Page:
At this point in Richard’s story, I had to stop him. “Are you telling me you didn’t recognize any of the signs your Father was sending you all day long? The crowd at the boat launch, the Game Warden, the second crowd, and then the bolt of lightning?” What more of a sign do you want Brother?” Richard smiled that slow, knowing smile of his and continued.
“I don’t know why but I hadn’t recognized any of these things as a sign. In fact, I wasn’t even sure that the lightning bolt was from my Father. So I stuck the gun to my head a second time and just then, a Team Mate showed up and told me I wasn’t going to do that today. I had forgotten I’d written a suicide note and left it with my soon-to-be ex-wife. She had contacted my ‘network’ and at least a dozen Team Mates were all over the city looking for me.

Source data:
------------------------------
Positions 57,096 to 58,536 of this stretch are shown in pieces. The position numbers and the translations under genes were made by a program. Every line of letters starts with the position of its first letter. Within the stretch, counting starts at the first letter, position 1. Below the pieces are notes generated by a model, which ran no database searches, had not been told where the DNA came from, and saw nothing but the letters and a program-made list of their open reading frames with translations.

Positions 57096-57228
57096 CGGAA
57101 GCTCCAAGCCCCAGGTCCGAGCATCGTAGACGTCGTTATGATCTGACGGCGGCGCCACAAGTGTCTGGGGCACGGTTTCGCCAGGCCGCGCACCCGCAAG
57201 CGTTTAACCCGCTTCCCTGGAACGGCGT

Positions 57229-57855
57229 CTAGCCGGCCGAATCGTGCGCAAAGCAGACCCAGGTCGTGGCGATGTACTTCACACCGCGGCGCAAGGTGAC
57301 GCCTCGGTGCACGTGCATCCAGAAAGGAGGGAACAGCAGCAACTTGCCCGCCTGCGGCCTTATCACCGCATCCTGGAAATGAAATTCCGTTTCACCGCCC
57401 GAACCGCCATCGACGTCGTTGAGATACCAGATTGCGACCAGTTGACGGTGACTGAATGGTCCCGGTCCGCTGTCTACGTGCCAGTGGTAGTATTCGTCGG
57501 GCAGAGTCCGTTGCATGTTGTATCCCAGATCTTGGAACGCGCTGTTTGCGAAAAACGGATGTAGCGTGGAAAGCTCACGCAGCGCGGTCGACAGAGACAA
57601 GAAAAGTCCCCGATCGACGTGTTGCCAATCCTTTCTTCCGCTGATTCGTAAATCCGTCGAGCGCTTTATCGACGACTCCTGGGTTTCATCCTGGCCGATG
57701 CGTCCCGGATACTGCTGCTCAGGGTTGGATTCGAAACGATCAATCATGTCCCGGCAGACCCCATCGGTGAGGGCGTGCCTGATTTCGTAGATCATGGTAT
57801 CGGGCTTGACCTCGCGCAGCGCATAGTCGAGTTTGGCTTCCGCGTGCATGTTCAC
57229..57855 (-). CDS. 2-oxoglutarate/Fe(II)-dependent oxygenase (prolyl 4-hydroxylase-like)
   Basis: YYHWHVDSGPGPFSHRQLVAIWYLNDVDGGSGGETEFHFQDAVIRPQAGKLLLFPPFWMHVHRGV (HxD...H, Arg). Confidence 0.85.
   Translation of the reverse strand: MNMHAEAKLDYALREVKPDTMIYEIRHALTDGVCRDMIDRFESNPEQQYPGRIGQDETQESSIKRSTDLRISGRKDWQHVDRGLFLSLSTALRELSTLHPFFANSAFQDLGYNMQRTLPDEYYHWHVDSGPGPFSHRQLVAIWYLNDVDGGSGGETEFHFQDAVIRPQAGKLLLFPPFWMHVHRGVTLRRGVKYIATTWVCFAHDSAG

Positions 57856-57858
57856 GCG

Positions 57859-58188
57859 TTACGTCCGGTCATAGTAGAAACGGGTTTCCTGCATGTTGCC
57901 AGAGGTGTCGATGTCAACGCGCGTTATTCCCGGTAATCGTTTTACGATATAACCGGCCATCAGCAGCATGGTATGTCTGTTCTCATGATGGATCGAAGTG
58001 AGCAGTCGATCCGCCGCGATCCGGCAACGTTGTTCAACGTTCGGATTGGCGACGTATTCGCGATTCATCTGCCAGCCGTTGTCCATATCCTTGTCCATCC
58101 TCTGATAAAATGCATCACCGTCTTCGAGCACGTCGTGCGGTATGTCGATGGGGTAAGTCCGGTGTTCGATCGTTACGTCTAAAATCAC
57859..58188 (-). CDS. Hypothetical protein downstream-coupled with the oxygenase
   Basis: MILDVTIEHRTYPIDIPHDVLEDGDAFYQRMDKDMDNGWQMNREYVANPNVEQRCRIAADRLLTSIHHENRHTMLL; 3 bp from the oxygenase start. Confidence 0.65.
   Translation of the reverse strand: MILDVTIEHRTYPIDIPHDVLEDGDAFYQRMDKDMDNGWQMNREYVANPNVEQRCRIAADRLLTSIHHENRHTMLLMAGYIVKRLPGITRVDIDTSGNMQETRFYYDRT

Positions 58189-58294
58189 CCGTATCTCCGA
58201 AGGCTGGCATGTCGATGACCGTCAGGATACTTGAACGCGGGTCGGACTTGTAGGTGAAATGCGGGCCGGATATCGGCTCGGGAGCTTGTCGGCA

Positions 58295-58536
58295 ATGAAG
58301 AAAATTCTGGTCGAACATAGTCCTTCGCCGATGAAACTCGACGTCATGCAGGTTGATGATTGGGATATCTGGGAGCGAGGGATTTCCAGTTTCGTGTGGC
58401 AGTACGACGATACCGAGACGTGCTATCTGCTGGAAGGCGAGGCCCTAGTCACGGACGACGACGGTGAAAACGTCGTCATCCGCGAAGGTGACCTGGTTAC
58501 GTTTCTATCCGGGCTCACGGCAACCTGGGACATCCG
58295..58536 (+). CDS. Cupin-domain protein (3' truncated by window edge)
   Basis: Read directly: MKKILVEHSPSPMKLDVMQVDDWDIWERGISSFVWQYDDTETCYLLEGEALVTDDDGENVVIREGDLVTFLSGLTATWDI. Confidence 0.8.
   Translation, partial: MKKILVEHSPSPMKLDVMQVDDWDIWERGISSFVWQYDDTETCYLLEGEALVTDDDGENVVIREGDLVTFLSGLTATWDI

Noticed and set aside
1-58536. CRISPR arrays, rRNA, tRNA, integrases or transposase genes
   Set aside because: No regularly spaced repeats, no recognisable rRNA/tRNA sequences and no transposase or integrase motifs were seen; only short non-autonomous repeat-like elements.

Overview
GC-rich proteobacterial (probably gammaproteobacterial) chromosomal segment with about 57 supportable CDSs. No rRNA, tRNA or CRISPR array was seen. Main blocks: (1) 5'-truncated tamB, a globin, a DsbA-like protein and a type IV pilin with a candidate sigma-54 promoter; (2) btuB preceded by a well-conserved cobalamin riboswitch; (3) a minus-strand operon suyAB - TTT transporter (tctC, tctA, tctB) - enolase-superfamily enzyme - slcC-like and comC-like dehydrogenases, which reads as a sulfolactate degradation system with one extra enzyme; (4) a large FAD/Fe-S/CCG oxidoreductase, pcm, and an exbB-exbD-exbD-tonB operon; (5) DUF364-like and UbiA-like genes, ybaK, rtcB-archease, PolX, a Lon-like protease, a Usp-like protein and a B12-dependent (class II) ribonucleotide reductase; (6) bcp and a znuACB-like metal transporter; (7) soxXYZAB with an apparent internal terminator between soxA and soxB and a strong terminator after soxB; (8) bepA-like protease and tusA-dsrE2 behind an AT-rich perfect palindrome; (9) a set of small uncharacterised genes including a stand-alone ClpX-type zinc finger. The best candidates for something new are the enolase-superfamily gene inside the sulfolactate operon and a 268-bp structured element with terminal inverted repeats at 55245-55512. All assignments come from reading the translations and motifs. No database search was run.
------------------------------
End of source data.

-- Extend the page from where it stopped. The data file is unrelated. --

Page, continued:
At that point I finally realized my Father didn’t want me to take my own life. And I’m completely convinced of that now.”
And so am I. You can imagine the goose bumps on top of goose bumps that were all over me as I listened to Richard tell his story. And we both had tears in our eyes.
I’m so grateful Richard wasn’t successful. I’m even more grateful he blessed me with his story. And I’m convinced that indeed, his Father didn’t intend for him to die that day. I’m convinced that Richard, like Walter, and so many men and women I’ve met these days doing what I do, have stories to tell that just may help someone decide they’re worth living. They’re worth not ending it all and indeed, they have something to give to themselves, their families, and all of us. Something very special.